After the setup is complete, reboot the server, and check event viewer for errors, start the new exchange managment tool. Create two test accounts testuser1, testuser2. Make the passwords real simple to type out on the keyboard… you will be doing a lot of testing and sometimes at the powershell prompt, which is less forgiving than the gui.
Looking down the road….. we will test mail flow, setup certificates requests, enter product keys, apply patches, move transaction logs and databases to their own disks, hmmm, probably upgrade some exchange 2003 stuff.

Multiple Routing Group Connectors between Exchange 2003 and Exchange 2007

Company XYZ has two locations.
Each location has two servers, one Exchange 2003 and one Exchange 2007. All incoming mail from the internet goes to Server C.
The location on the left is the main office, the location on the right is the branch office.

image 
The default installation of the first exchange server happened to be Server D. This created a connector between the two version.
Unfortunately, Incoming mail from the Interent can be assigned to Server A or Server C, as the location on the Left is where the Incoming connection exists.
The problem exists when mail is sent from Internet to mailboxes that exist on Server A. The mail unnecessarily travels across the WAN link to the branch office, then back to the Main office after going thru the Exchange connector.
 

image

This problem is resolved by using the following powershell command to build a connector between Server A and Server C

New-RoutingGroupConnector -Name "Interop RGC" -SourceTransportServers "Ex2007Hub1.contoso.com" -TargetTransportServers "Ex2003BH1.contoso.com" -Cost 100 -Bidirectional $true -PublicFolderReferralsEnabled $true

It’s explained in technet here: How to Create Routing Group Connectors from Exchange 2007 to Exchange Server 2003

Because there is a possibility of looping, you need to Suppress Link State Updates on all Exchange 2003 servers. Instead of traversing the registry, I decided to make a reg file. Just copy and paste the following text to a file called SupressLinkState.reg

Windows Registry Editor Version 5.00

[HKEY_LOCAL_MACHINE\System\CurrentControlSet\Services\RESvc\Parameters]

"SuppressStateChanges"=dword:00000001

Then double click it, and say yes to this:

image 
Now the flow of traffic looks like this

 

image 
Exchange 2007 can’t send mail directly to a 2003 server unless there is a connector between them. The Blue arrows represent connectors, the Black arrows represent built in mail flow based on lookup of mailbox location.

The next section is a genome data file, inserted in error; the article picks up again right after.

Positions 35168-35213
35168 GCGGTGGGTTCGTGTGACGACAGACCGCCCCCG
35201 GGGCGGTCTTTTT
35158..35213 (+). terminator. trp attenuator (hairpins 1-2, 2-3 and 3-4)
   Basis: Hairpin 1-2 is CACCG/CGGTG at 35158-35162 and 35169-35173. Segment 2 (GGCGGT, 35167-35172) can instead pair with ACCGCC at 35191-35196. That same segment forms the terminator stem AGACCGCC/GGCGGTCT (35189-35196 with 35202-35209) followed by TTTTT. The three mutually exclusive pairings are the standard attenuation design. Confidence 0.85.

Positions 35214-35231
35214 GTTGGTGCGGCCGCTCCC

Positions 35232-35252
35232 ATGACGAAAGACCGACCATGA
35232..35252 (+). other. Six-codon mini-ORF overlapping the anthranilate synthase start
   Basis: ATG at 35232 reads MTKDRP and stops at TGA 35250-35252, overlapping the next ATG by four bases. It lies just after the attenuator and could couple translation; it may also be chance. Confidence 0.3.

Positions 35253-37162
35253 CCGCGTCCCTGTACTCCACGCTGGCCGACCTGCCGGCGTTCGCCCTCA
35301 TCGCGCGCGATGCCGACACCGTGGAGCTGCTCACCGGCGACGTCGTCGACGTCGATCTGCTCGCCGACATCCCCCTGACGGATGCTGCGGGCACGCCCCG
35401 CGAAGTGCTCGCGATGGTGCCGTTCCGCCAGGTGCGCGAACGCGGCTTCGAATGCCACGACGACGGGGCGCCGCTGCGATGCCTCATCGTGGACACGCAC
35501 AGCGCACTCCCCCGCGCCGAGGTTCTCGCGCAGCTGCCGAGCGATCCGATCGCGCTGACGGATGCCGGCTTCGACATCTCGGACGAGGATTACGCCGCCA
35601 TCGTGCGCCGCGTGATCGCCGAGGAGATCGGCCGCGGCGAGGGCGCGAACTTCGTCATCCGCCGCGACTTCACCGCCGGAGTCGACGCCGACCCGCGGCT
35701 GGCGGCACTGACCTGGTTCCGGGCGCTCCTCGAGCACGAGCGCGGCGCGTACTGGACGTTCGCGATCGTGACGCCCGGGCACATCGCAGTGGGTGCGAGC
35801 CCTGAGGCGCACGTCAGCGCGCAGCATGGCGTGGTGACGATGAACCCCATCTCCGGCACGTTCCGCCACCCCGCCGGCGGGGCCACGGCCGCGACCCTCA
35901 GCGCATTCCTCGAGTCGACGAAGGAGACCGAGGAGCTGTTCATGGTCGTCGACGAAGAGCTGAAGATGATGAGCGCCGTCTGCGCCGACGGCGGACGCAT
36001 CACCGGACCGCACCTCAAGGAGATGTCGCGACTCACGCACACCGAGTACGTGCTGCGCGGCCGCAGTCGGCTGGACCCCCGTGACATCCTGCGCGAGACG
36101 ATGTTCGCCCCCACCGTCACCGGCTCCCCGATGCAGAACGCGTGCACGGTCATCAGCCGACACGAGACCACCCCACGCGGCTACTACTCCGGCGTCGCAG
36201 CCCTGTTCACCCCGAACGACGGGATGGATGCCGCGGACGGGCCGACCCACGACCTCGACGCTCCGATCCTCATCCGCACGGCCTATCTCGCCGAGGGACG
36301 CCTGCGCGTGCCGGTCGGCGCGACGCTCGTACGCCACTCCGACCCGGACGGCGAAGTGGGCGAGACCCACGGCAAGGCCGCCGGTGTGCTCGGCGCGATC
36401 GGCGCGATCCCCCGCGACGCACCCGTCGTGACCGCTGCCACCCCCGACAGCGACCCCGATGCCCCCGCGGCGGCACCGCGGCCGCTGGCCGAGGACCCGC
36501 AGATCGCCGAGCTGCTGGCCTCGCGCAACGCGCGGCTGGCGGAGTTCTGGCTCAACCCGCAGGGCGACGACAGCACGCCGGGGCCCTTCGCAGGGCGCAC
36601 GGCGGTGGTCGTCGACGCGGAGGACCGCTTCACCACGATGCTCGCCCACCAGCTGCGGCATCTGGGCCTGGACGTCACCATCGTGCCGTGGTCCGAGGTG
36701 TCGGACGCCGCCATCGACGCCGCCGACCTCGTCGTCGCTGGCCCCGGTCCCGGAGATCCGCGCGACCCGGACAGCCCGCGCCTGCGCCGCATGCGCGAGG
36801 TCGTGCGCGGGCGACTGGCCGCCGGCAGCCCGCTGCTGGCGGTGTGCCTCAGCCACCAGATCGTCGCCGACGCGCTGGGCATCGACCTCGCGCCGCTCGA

This is what it looks like in ESM on 2003, but you can’t edit it. You get the error message seen below:

image 
And you can’t modify any of the properties once you do get into it.

image 
Exchange 2007 does not have any gui interface to these connectors, just powershell.

Get-RoutingGroupConnector and Get-RoutingGroupConnector | fl      for a full listing.

Dcpromo and the logon as a service story.

There once was a file and print server that needed to be a domain controller. Install the dns service, then dcpromo it.

I forgot to take note that the dcpromo process applies a security template for domain controllers in the system. So accounts used by third party services may need to have the “allow logon as service” right assigned to it.

The easiest way to make this happen is go into the service, try to start it, watch it fail.  Then go to the password, type it in (twice), then click ok. You should see a popup dialog box indicating that the account has been given the above mentioned privilege.

The service in my case was Backup Exec.

Routing Group Connector with Exchange 2003 & 2007

Company XYZ has two locations.
Each location has two servers, one Exchange 2003 and one Exchange 2007. All incoming mail from the internet goes to Server C.
The location on the left is the main office, the location on the right is the branch office.

image 
The default installation of the first exchange server happened to be Server D. This created a connector between the two version.
Unfortunately, Incoming mail from the Interent can be assigned to Server A or Server C, as the location on the Left is where the Incoming connection exists.
The problem exists when mail is sent from Internet to mailboxes that exist on Server A. The mail unnecessarily travels across the WAN link to the branch office, then back to the Main office after going thru the Exchange connector.
 

image

This problem is resolved by using the following powershell command to build a connector between Server A and Server C

New-RoutingGroupConnector -Name "Interop RGC" -SourceTransportServers "Ex2007Hub1.contoso.com" -TargetTransportServers "Ex2003BH1.contoso.com" -Cost 100 -Bidirectional $true -PublicFolderReferralsEnabled $true

It’s explained in technet here: How to Create Routing Group Connectors from Exchange 2007 to Exchange Server 2003

Because there is a possibility of looping, you need to Suppress Link State Updates on all Exchange 2003 servers. Instead of traversing the registry, I decided to make a reg file. Just copy and paste the following text to a file called SupressLinkState.reg

Windows Registry Editor Version 5.00

[HKEY_LOCAL_MACHINE\System\CurrentControlSet\Services\RESvc\Parameters]

"SuppressStateChanges"=dword:00000001

Then double click it, and say yes to this:

image 
Now the flow of traffic looks like this

 

image 
Exchange 2007 can’t send mail directly to a 2003 server unless there is a connector between them. The Blue arrows represent connectors, the Black arrows represent built in mail flow based on lookup of mailbox location.

This is what it looks like in ESM on 2003, but you can’t edit it. You get the error message seen below:

image 
And you can’t modify any of the properties once you do get into it.

image 
Exchange 2007 does not have any gui interface to these connectors, just powershell.

Get-RoutingGroupConnector and Get-RoutingGroupConnector | fl      for a full listing.